History of Microbiolog3

History of Microbiolog3 - indicate that there was a vague...

Info iconThis preview shows page 1. Sign up to view the full content.

View Full Document Right Arrow Icon
History of Microbiology: Best to think in terms of recurring themes: 1. Cause and cure of diseases 2. Nature of Putrefaction/Fermentation 3. Controversy over Spontaneous Generation. Ancients felt the world filled with invisible spirits which would explain things we couldn't understand. a. Death and Disease, Disability (there has to be a reason) WE STILL STRUGGLE WITH THESE THINGS IDEAS TODAY. Greeks had anthropomorphic gods who interacted with them and could cause disease. Later Greeks lost faith in their gods and formulated other ideas. They were noted thinkers. Example: Hippocrates--disease comes from an imbalance of intrinsic factors (nutrition) and extrinsic factors--air, exercise, etc. Four elements of importance to balance: blood, phlegm, yellow bile, black bile. When these get out of balance problems occur. Bleeding to intervene. Today we infuse (add) blood with different ends in mind. Hebrews and Egyptians believed in God and an afterlife. Some biblical accounts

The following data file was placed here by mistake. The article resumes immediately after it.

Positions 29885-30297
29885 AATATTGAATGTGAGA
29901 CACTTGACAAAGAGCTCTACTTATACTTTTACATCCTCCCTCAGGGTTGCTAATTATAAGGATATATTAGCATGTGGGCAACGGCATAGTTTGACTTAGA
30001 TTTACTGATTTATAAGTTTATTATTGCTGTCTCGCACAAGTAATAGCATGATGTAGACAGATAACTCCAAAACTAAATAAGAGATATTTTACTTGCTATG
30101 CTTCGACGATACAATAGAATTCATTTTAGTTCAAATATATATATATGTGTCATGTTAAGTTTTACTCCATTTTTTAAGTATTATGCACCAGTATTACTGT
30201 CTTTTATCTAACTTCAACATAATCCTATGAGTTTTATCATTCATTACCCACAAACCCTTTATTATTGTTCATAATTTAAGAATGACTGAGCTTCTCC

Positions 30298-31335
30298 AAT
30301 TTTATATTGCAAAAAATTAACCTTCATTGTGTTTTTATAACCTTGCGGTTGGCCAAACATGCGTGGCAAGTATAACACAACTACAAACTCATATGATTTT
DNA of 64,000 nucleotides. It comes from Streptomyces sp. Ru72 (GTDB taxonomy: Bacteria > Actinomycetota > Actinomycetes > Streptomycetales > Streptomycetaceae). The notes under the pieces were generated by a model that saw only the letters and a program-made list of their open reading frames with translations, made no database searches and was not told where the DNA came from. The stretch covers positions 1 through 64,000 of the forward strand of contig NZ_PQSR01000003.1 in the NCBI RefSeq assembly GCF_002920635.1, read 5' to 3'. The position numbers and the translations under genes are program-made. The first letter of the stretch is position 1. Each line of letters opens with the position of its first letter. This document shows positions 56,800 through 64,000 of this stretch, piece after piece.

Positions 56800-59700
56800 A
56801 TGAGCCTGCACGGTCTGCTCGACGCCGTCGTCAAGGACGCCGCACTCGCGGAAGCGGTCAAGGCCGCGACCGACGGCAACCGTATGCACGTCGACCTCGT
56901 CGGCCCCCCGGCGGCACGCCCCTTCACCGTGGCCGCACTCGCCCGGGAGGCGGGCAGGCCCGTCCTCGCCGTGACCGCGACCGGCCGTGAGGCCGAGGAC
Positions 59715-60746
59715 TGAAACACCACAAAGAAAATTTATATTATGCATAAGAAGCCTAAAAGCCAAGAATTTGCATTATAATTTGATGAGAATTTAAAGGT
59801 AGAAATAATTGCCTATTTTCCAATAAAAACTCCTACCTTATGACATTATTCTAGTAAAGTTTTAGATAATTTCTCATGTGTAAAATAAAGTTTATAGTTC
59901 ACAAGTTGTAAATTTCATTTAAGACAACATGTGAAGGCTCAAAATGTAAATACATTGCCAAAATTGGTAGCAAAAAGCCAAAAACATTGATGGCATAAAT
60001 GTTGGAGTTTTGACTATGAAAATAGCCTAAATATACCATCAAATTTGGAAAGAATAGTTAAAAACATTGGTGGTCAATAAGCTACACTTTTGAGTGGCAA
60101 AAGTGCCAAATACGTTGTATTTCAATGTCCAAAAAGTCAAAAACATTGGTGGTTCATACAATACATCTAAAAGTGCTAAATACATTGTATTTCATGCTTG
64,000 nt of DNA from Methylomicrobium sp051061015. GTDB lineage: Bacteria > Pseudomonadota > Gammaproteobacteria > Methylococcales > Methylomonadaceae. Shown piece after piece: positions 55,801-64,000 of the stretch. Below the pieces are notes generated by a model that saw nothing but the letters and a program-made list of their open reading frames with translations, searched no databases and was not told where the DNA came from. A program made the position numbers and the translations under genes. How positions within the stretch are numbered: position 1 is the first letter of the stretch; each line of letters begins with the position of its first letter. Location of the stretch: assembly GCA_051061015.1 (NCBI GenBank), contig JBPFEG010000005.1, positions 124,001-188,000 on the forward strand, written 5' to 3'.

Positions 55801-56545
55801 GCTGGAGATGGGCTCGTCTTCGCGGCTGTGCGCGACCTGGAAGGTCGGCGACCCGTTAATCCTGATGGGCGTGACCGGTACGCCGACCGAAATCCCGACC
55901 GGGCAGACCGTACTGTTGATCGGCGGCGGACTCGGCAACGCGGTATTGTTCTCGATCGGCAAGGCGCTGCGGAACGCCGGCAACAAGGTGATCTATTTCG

Background image of page 1
This is the end of the preview. Sign up to access the rest of the document.

Unformatted text preview: indicate that there was a vague notion of contagion developing --"Don't sleep in the House of a Leper". But also could get leprosy by angering the Lord. Angry Jewish God changed in Christianity. Jewish God brought plagues famines and disease to Egyptians, for example. Aristotle and others believed in abiogenesis. Life came from inanimate material. Myths among many ancient people talk of the origin of man, even, from decaying corn. Shakespeare wrote about crockadiles coming from the mud of the Nile. Van Helmont wrote recipe for mice---dirty underwear, corn, in a vessel---mice come out fully formed. Solves another inexplicable problem: The origin of life. Until this is properly understood we could never understand contagion. 1546 Fracastorius of Verona wrote of contagium vivum--immersed in a syphilis epidemic at the time. Other terms "Seminaria morbi". Described transmission through inanimate objects--fomites--...
View Full Document

Ask a homework question - tutors are online